Indiana Relinquishes Liability – SB 366

By P J Klosinski

“WE DECLARE, That all people are created equal; that they are endowed by their CREATOR with certain inalienable rights; that among these are life, liberty, and the pursuit of happiness; that all power is inherent in the people; and that all free governments are, and of right ought to be, founded on their authority, and instituted for their peace, safety, and well-being.”

What happens to a child’s right to life when they through no fault of their own are left to survive without the nurturing confines of a loving family?

What happens to a child with no one to care for them?

Indiana allows for Institutions to provide “for those persons who, by reason of age, infirmity, or other misfortune, have claims upon the sympathies and aid of society.”   Such children are known as a “Foster Child” who Indiana defines as a “ Child who has been placed in the State’s or county’s legal custody because the child’s custodial parents/guardians are unable to provide a safe family home due to abuse, neglect, or an inability to care for the child.”

Who is responsible for the foster child? 

“Foster Care” is the temporary care of a child by individuals who have no legal or custodial rights to the child.  Foster care is generally supervised by the State or a licensed child placing agency (LCPA) that has legal custody of the child.  Should the placement become more long-term because it is in the best interest of the child, it is deemed to be a planned or permanent living arrangement. “

With no legal rights to the child are foster parents burdened with the legal responsibilities for willful property damage done by a foster child?   According to the Indiana Department of Child services web site, no.  There are mandatory requirements for becoming a foster parent.   Indiana describes a foster parent as: “A person who acts in the best interest of children who are currently wards of the state.  A foster parent provides supervision and stability during a challenging time.  Foster parents are trained and licensed adults over the age of 21.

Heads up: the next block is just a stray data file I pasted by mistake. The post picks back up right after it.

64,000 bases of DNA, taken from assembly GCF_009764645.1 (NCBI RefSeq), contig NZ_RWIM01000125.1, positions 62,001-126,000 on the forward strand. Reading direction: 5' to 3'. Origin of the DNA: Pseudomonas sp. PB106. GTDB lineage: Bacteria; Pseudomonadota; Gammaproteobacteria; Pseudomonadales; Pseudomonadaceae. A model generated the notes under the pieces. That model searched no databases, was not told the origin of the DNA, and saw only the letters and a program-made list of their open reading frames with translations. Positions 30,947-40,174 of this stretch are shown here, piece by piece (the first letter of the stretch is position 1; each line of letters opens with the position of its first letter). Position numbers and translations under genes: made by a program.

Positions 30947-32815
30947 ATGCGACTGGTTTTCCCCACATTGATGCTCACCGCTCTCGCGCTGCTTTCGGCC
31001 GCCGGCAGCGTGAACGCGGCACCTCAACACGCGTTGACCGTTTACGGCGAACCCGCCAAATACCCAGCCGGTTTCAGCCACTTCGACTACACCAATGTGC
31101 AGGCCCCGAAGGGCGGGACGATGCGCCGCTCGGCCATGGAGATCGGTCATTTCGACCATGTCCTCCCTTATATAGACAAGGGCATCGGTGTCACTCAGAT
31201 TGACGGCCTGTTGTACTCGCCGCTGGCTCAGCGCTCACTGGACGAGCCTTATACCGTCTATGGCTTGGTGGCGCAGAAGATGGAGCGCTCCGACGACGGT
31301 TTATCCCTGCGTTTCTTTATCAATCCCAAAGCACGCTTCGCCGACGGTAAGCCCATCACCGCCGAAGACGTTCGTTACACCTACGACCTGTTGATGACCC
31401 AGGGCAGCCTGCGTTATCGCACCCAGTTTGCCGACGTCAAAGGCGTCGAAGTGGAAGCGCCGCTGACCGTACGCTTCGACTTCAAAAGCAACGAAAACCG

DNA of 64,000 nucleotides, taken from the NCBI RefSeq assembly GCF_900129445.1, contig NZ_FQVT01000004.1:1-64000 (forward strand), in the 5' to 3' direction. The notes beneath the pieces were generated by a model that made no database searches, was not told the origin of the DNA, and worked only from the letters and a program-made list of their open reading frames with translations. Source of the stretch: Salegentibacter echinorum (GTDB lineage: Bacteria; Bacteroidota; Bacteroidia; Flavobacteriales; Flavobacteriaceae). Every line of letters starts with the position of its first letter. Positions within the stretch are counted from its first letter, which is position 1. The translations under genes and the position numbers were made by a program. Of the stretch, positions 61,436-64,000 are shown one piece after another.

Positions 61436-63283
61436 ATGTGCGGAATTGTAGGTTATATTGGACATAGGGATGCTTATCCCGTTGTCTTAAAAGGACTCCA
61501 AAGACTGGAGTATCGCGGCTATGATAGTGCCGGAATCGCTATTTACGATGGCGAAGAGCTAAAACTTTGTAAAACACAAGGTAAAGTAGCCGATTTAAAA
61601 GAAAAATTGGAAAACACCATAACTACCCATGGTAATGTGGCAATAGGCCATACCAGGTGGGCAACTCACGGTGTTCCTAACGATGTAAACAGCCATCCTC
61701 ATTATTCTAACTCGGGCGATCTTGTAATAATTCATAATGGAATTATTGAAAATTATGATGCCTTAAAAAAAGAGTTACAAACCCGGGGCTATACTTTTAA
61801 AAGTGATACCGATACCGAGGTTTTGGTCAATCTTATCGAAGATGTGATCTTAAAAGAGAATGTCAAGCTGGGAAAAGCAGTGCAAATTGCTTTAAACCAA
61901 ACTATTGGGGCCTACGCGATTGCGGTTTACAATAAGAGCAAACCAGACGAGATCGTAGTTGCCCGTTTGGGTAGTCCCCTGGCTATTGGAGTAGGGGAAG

Why were foster children not included in Indiana Code for their ability to receive driving privileges?   

 Engrossed SB 366 would include foster children, who are currently not specified, granting the ability to apply for certain Indiana privileges.  The bill provides for and waives the payment of fees for “an individual who is at least 16 years of age but less than 18 years of age and is under the care and supervision of the department of child services (department) to: obtain an identification card, learner’s permit, or operator’s license.”  Current code has no provision for foster children to receive these documents until they reached the age of majority (18).

Conditions for foster children are specified to complete driving practice in order to receive an operator’s license.  The applicant must “complete the driving practice with:  a licensed driver with valid driving privileges who is:  at least twenty-five (25) years of age; and related to the applicant by blood, marriage, or legal status; a licensed driver with valid driving privileges who is:  at least twenty-five (25) years of age; and approved by the department of child services; or an individual with valid driving privileges who is: licensed as a driver education instructor; or  a certified driver rehabilitation specialist recognized by the bureau ”

 What are the requirements for minor applicants and the liability of signers? 

The current law which covers only non-foster children to receive a learners permit or license includes these requirements.